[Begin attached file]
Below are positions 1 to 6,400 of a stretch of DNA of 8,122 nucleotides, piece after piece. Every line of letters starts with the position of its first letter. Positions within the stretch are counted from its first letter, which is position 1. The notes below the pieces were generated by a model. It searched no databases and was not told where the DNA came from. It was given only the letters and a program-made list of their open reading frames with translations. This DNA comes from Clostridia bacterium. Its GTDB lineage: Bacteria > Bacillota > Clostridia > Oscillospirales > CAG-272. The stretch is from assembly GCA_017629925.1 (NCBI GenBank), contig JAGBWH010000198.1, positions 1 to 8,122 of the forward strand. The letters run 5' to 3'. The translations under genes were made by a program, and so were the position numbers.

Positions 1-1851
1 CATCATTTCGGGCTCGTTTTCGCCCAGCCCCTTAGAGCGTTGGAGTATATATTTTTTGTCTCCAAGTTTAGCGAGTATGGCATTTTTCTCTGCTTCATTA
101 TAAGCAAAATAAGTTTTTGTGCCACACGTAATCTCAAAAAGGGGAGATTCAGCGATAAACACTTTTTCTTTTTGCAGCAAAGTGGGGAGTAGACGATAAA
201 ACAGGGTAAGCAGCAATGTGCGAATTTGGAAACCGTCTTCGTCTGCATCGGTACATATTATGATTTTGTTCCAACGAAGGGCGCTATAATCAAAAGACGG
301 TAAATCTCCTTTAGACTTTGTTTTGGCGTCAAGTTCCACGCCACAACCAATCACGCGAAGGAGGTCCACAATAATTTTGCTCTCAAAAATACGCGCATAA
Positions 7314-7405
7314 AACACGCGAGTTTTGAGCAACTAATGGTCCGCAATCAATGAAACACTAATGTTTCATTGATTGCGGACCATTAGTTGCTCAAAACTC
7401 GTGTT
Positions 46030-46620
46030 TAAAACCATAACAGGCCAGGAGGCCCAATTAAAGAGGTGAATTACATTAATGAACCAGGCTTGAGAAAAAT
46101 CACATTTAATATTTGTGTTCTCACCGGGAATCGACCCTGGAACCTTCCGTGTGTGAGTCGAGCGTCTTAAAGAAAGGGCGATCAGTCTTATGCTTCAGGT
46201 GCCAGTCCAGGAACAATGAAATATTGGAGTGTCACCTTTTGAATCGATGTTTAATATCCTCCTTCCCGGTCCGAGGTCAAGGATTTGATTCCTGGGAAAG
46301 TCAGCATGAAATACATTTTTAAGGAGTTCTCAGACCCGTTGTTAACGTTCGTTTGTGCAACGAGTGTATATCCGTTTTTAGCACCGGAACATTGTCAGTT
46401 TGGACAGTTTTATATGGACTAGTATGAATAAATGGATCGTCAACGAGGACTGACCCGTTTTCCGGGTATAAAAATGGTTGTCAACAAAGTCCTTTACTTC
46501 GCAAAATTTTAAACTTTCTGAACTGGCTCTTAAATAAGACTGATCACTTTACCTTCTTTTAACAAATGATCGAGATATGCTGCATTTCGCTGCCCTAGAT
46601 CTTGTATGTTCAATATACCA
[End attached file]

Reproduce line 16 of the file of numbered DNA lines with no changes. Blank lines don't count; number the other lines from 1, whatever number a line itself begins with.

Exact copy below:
46501 GCAAAATTTTAAACTTTCTGAACTGGCTCTTAAATAAGACTGATCACTTTACCTTCTTTTAACAAATGATCGAGATATGCTGCATTTCGCTGCCCTAGAT